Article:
Enabling Routing Protocols

gascitytankNetworking and Communications

Oct 28, 2013 (4 years and 12 days ago)

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© 2007 Cisco Sy stems, Inc. All rights reserv ed.

Cisco Public

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Version 4.1

Routing

Working at a Small
-
to
-
Medium Business or ISP


Chapter 6


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© 2007 Cisco Sy stems, Inc. All rights reserv ed.

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Objectives


Describe the purpose and function of dynamic routing
and the protocols used to implement it.


Configure RIPv2 dynamic routing using the Cisco
IOS.


Describe the use of exterior routing protocols across
the Internet.


Enable BGP on a customer site router.

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Enabling Routing Protocols


Routing tables contain locally connected
networks


Routers use routing tables to determine routes


Routes can be statically assigned or
dynamically learned through routing protocols

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© 2007 Cisco Sy stems, Inc. All rights reserv ed.

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Enabling Routing Protocols


Components of a route: destination value,
subnet mask, gateway, route cost or metric

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© 2007 Cisco Sy stems, Inc. All rights reserv ed.

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Enabling Routing Protocols


Directly connected routes


Static routes


Dynamically updated routes


Default route

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© 2007 Cisco Sy stems, Inc. All rights reserv ed.

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Enabling Routing Protocols


Static routes are manually configured


Static routes are suitable for small networks
with few changes

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Enabling Routing Protocols

Characteristics of distance vector protocols:


Routers share copies of routing tables


Distance metric can be based on hops, cost,
bandwidth, speed, delay or reliability


Vector is the address of the next hop along a
route

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Enabling Routing Protocols

Routing Information Protocol (RIP):


RFC 1058


Distance vector using hop count metric


Updates every 30 seconds

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Enabling Routing Protocols

Enhanced Interior Gateway Routing Protocol:
(EIGRP)


Enhanced distance vector protocol


Uses a variety of metrics


Cisco
-
proprietary

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Enabling Routing Protocols

Characteristics of link
-
state protocols:


Full database of distant routers and
interconnections


Link
-
state advertisements


Topological database


SPF algorithm

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Enabling Routing Protocols

Open Shortest Path First (OSPF):


Non
-
proprietary


Link
-
state


RFC 2328


Advanced protocol

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Enabling Routing Protocols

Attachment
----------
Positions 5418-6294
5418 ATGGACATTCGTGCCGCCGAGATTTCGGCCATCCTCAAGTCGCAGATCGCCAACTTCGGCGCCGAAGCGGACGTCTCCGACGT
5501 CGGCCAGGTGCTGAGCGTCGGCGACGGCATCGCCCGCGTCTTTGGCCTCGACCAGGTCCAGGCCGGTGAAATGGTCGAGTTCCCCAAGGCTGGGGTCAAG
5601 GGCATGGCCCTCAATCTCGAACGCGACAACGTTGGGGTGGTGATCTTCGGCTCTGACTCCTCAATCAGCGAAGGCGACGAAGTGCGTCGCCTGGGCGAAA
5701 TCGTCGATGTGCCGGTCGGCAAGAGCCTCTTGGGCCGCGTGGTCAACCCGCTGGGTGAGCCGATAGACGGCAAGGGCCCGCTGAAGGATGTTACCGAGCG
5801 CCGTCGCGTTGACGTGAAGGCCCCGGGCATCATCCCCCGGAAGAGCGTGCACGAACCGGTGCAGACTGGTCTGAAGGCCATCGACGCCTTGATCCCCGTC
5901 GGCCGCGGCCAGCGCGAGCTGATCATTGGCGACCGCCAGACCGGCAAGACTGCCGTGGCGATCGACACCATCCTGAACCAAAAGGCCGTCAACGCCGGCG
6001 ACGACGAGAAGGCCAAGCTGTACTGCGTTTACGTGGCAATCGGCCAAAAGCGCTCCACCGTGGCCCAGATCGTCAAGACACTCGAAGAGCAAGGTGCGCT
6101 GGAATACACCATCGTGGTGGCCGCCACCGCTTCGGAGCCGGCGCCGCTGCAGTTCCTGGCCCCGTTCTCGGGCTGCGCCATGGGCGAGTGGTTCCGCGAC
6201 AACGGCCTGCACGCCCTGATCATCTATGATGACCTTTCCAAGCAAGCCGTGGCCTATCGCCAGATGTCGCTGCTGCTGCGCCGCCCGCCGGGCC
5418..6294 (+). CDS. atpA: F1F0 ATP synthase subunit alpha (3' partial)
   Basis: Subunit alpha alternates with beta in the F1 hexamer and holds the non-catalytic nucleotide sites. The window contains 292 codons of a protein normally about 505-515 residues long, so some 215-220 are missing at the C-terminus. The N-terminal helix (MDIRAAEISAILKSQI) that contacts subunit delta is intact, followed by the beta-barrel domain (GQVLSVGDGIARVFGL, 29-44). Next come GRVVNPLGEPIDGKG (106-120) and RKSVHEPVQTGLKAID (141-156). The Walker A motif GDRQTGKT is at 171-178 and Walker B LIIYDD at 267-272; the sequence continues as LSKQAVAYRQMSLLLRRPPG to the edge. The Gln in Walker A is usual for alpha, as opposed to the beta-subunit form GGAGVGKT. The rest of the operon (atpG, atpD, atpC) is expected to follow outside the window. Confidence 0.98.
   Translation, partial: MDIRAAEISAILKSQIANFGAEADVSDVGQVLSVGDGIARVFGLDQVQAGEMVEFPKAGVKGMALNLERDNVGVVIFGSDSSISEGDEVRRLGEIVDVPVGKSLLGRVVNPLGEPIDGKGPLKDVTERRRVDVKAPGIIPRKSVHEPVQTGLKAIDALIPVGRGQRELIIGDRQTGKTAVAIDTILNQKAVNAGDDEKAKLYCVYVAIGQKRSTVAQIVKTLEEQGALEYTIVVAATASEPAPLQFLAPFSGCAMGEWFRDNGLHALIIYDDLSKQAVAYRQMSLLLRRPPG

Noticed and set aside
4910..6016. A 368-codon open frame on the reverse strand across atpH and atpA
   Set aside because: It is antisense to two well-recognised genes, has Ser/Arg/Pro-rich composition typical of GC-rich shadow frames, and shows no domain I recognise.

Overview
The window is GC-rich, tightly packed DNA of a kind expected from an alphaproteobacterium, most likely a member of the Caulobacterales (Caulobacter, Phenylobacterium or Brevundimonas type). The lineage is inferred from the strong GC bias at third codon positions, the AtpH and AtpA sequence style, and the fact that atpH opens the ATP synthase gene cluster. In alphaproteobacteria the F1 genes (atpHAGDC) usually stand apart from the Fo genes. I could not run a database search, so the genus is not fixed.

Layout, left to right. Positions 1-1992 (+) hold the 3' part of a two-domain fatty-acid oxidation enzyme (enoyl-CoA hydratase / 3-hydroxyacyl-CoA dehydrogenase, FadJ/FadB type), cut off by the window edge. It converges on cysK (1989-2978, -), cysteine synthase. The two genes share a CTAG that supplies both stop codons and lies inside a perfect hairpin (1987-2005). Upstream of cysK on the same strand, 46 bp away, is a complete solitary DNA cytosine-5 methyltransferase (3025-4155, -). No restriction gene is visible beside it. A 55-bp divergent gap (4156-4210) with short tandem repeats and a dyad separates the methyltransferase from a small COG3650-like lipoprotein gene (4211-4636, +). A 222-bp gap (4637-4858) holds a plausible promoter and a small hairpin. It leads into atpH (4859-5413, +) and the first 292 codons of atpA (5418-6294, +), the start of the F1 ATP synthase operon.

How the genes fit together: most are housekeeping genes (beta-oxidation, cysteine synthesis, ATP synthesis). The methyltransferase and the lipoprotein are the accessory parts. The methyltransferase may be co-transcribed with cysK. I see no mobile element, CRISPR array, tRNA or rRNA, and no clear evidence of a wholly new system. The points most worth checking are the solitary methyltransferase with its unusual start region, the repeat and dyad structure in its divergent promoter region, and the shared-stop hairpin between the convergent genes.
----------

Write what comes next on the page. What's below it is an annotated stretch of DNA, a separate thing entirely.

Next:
Criteria for choosing routing protocols:


Ease of management


Ease of configuration


Efficiency



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© 2007 Cisco Sy stems, Inc. All rights reserv ed.

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Enabling Routing Protocols


Describe and implement RIP routing on an
integrated router


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Exterior Routing Protocols


The Internet is divided into autonomous
systems


AS: a set of networks controlled by a single
administration using the same internal routing
policy


Each ISP is an AS

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Exterior Routing Protocols


Interior gateway protocols (IGPs) exchange
routing information within an AS or individual
organization


Exterior gateway protocols (EGPs) exchange
routing information between autonomous
systems

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Exterior Routing Protocols


Each AS uses dedicated border gateway
routers to route packets across the Internet

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Exterior Routing Protocols


ISPs use exterior routing protocols to forward
or control local and/or transit traffic


Exterior protocols enforce policies and support
reliability


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Exterior Routing Protocols

Configuring Border Gateway Protocol (BGP):


Configure the AS number


Identify ISP neighbor router


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© 2007 Cisco Sy stems, Inc. All rights reserv ed.

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Summary


All routers make routing decisions by looking up information stored
in their routing tables.


Routes can be statically assigned by an administrator, or
dynamically learned by the router via a routing protocol.


Routing protocols use either distance
-
vector or link
-
state
algorithms to calculate the best routes to each destination.


Criteria such as ease of management, ease of configuration, and
efficiency must be considered when selecting a routing protocol for
use within an organization.


Organizations are also called Autonomous Systems.


Between Autonomous Systems, Exterior Gateway routing
protocols control the flow of traffic.


ISPs handle Internet traffic through the use of routing policies.


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